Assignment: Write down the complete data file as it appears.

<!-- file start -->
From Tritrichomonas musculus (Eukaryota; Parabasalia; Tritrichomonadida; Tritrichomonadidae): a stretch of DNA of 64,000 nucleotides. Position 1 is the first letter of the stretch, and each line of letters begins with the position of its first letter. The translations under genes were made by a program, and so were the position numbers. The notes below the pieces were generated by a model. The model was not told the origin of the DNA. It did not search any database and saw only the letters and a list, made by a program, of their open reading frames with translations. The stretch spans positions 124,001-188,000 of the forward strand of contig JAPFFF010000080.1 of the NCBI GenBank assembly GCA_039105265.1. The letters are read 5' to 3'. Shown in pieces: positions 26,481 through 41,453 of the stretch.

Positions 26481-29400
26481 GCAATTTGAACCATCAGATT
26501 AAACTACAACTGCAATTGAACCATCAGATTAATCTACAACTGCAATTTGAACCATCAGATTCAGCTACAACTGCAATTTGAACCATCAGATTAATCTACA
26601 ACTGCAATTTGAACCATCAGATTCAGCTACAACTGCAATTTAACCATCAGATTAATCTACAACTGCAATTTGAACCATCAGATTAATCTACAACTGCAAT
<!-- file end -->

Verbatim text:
From Tritrichomonas musculus (Eukaryota; Parabasalia; Tritrichomonadida; Tritrichomonadidae): a stretch of DNA of 64,000 nucleotides. Position 1 is the first letter of the stretch, and each line of letters begins with the position of its first letter. The translations under genes were made by a program, and so were the position numbers. The notes below the pieces were generated by a model. The model was not told the origin of the DNA. It did not search any database and saw only the letters and a list, made by a program, of their open reading frames with translations. The stretch spans positions 124,001-188,000 of the forward strand of contig JAPFFF010000080.1 of the NCBI GenBank assembly GCA_039105265.1. The letters are read 5' to 3'. Shown in pieces: positions 26,481 through 41,453 of the stretch.

Positions 26481-29400
26481 GCAATTTGAACCATCAGATT
26501 AAACTACAACTGCAATTGAACCATCAGATTAATCTACAACTGCAATTTGAACCATCAGATTCAGCTACAACTGCAATTTGAACCATCAGATTAATCTACA
26601 ACTGCAATTTGAACCATCAGATTCAGCTACAACTGCAATTTAACCATCAGATTAATCTACAACTGCAATTTGAACCATCAGATTAATCTACAACTGCAAT